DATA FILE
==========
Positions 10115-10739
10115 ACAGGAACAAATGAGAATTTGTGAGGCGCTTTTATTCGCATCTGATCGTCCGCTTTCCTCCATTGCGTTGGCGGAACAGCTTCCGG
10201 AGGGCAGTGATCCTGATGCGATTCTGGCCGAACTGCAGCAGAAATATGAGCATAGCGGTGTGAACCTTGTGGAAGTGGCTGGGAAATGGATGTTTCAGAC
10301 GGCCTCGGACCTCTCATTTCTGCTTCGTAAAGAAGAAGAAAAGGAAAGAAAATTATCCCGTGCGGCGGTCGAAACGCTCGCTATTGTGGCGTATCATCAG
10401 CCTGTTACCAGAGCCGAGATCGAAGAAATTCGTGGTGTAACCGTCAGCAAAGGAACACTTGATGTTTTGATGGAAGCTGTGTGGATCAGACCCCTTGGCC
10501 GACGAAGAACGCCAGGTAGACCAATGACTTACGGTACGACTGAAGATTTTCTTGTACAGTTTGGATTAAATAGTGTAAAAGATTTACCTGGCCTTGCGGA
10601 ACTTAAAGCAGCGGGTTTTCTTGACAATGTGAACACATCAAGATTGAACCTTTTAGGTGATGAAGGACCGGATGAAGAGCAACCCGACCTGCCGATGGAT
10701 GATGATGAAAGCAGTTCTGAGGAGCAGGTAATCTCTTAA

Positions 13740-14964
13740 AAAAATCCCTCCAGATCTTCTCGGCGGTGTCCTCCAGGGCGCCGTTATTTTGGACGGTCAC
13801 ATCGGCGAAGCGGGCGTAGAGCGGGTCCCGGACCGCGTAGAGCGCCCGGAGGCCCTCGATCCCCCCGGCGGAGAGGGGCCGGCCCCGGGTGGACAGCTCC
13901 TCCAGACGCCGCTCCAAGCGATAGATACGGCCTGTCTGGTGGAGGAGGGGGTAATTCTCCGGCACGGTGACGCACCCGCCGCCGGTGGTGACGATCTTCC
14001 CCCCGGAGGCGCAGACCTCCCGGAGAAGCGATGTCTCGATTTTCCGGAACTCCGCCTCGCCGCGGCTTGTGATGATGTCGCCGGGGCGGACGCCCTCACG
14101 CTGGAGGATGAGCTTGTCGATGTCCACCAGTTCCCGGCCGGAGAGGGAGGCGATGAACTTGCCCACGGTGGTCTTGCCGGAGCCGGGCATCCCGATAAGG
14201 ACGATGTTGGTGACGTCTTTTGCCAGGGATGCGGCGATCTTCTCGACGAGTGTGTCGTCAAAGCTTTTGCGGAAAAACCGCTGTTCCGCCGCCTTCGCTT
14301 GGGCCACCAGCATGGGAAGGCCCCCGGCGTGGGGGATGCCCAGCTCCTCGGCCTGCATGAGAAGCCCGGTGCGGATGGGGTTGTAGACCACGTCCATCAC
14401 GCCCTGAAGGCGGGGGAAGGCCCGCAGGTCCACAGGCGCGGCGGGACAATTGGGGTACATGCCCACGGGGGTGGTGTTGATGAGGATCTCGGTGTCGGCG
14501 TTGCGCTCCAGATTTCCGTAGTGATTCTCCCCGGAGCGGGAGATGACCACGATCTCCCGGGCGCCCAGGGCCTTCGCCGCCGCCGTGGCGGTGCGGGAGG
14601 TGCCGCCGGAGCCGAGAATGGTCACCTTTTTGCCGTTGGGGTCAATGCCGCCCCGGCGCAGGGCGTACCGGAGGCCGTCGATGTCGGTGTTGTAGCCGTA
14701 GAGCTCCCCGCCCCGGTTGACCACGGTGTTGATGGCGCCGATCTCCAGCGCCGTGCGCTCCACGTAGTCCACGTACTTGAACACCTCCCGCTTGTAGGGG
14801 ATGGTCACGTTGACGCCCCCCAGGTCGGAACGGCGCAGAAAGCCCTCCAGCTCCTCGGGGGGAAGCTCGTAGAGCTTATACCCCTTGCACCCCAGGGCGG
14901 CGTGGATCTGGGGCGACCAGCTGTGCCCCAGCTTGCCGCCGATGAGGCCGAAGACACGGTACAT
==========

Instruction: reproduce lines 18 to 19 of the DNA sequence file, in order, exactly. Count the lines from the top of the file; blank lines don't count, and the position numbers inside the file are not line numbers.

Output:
14501 TTGCGCTCCAGATTTCCGTAGTGATTCTCCCCGGAGCGGGAGATGACCACGATCTCCCGGGCGCCCAGGGCCTTCGCCGCCGCCGTGGCGGTGCGGGAGG
14601 TGCCGCCGGAGCCGAGAATGGTCACCTTTTTGCCGTTGGGGTCAATGCCGCCCCGGCGCAGGGCGTACCGGAGGCCGTCGATGTCGGTGTTGTAGCCGTA